Community bands together to assist pets after South Street fire

    While there were no human casualties from the Oct. 25 two-alarm fire at South Street restaurant Bridget Foy’s, pet caregivers still felt loss. Two rescue dogs, Precious and Yogi, died from smoke inhalation at adjoining store Doggie Style Pets. The two dogs were staying at the store through an arrangement with Saved Me, a no-kill shelter.

    “It was pretty terrible and gut-wrenching,” said Justine Price, vice president of Doggie Style Pets.

    Price said firefighters were able to rescue Caper, a white cat who was also staying in the store. He was rushed to Veterinary Specialty & Emergency Center and recovered the next day. They were not able to enter the shelter to rescue Precious, a chihuahua mix, and Yogi, a 4-year-old shepherd mix. The former was rescued from a hoarding situation in Kentucky while the latter was saved from hurricane-ravaged Puerto Rico.

    A Facebook post from Saved Me noted the tragedy of the situation.

    “Both were learning to make their way. Both loved other dogs. Both were learning that people are good. They were taken from us too early.”

    A week later, the now-closed Doggie Style Pets donated its entire inventory to local animal-rescue organizations. A statement from the shelter said it donated inventory to Saved Me, Green Street Rescue, Hand2Paw, Animal Aid USA and Red Paw Emergency Relief Team.

    “We got a lot of things out of here faster than I thought we were going to,” Price said the day the shelter handed out donations. “Everybody has been really grateful and thanking us and it has been nice getting everything into the shelters.”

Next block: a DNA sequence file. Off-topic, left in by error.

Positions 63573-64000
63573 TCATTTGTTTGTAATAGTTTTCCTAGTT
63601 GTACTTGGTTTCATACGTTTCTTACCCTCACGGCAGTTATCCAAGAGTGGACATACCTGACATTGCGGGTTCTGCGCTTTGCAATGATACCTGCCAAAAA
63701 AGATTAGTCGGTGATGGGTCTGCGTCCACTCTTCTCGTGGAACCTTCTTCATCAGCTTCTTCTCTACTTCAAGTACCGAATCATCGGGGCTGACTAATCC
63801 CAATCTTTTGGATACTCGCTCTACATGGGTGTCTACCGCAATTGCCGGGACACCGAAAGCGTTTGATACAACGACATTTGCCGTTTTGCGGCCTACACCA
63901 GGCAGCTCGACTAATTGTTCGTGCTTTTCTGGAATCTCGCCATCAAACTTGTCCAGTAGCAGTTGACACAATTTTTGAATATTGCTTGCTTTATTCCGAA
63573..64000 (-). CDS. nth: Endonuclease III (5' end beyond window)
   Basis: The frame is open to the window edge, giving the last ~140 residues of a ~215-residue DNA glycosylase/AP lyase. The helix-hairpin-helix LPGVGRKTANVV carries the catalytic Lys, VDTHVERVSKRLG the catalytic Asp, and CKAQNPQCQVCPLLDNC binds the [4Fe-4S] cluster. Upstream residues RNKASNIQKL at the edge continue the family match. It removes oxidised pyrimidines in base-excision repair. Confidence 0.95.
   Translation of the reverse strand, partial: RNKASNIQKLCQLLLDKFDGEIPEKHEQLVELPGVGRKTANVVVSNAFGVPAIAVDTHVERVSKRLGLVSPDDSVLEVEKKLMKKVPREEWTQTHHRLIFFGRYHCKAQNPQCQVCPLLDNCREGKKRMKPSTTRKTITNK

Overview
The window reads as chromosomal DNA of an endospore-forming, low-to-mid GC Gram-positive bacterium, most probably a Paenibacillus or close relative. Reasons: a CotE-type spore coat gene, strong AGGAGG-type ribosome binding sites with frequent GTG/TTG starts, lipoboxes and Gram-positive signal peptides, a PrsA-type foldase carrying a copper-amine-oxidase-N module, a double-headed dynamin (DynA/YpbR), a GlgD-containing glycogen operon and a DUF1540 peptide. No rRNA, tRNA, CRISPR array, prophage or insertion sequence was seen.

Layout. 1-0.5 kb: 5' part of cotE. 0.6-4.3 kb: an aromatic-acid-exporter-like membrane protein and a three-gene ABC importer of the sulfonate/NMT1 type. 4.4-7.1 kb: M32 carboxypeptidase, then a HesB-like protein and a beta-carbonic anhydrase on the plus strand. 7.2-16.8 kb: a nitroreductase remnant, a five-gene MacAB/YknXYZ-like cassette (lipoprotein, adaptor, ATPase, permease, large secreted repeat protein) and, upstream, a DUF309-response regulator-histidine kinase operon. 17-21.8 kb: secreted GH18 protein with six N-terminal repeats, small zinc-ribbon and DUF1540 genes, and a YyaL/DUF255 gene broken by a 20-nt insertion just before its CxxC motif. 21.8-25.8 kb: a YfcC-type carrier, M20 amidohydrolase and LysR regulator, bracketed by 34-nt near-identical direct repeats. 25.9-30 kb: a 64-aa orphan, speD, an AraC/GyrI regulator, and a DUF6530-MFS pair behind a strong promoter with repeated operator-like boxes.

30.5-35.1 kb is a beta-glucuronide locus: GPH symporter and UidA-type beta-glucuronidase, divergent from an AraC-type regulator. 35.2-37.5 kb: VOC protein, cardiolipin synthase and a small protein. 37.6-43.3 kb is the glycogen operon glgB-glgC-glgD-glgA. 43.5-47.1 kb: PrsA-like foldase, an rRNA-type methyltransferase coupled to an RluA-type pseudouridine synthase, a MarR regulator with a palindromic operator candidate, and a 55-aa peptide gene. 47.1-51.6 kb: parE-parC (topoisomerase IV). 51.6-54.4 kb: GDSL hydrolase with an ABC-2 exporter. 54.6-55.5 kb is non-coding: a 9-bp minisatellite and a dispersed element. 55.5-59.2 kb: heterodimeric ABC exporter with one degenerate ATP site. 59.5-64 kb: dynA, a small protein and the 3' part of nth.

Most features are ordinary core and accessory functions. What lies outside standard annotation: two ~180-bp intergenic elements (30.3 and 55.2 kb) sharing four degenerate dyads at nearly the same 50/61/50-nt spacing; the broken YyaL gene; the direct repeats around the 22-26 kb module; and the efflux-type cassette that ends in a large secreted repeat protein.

Price said she expects the store to reopen in the spring.

    In addition to benefiting from Doggie Style’s donations, Red Paw was also on hand during the fire. The organization helped displaced residents from a nearby apartment building reunite with their pets. Founder and president Jen Leary, a lesbian, was in charge of dispatching that evening. She said the organization provided at least a dozen residents with pet carriers and food.

    Additionally, Red Paw, which exists to help animal fire victims and their humans, had to take one dog in while its owner found a new place to stay. Eventually, the client found a place and requested a crate; coincidentally, Red Paw was able to provide assistance with help from the store from which they received donations.

    “We had just been at Doggie Style grabbing food and supplies and we had just gotten this giant crate from them,” Leary said. “We were able to provide [the owner] with a crate and all of the food and supplies she needed to have her dog back with her to stay in the apartment. It really was full-circle.

    “All of the items are going right back to somebody from the fire so it’s poetic in a way,” she added. “We got it because Doggie Style was affected by a fire but it’s going to go right back to people who lost everything in the fire.”

    Leary expressed her appreciation for the donations.

    “We really appreciate Doggie Style’s generosity and we are thinking of them, Bridget Foy’s and all of the people who lost their homes.”